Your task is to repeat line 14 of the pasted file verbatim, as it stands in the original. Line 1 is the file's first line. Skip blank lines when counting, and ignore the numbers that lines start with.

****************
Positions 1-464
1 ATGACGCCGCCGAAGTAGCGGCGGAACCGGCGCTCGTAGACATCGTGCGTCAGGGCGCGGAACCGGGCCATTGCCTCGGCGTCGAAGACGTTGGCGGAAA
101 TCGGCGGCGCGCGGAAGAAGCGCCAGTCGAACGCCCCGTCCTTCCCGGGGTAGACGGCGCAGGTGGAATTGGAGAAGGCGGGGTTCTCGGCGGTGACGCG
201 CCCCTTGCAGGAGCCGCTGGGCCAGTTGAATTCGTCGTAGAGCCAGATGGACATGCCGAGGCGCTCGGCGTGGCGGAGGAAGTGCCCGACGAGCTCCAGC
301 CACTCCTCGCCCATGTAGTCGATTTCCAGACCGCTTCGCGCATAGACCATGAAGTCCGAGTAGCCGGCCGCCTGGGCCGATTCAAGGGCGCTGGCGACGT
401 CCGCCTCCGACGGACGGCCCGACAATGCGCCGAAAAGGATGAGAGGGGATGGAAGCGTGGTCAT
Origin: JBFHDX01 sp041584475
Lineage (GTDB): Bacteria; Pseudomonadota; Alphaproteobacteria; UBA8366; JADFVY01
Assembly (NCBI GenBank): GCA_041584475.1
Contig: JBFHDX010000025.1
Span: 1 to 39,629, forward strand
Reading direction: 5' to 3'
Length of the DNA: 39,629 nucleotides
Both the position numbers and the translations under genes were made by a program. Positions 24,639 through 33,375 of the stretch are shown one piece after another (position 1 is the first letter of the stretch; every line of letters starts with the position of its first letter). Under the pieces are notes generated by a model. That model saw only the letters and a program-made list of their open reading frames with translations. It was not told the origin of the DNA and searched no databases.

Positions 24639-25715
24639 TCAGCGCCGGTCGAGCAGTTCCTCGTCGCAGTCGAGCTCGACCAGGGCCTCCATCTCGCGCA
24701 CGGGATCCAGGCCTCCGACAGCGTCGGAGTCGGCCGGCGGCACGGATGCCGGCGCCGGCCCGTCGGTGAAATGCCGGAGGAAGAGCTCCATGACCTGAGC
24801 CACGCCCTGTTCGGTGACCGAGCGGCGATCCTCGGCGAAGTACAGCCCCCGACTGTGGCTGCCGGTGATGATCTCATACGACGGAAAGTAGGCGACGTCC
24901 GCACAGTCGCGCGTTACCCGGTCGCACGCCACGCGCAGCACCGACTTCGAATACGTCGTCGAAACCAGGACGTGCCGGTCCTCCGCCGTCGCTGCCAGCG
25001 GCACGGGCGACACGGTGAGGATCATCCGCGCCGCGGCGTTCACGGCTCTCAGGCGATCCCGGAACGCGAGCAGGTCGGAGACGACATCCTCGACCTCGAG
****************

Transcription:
Both the position numbers and the translations under genes were made by a program. Positions 24,639 through 33,375 of the stretch are shown one piece after another (position 1 is the first letter of the stretch; every line of letters starts with the position of its first letter). Under the pieces are notes generated by a model. That model saw only the letters and a program-made list of their open reading frames with translations. It was not told the origin of the DNA and searched no databases.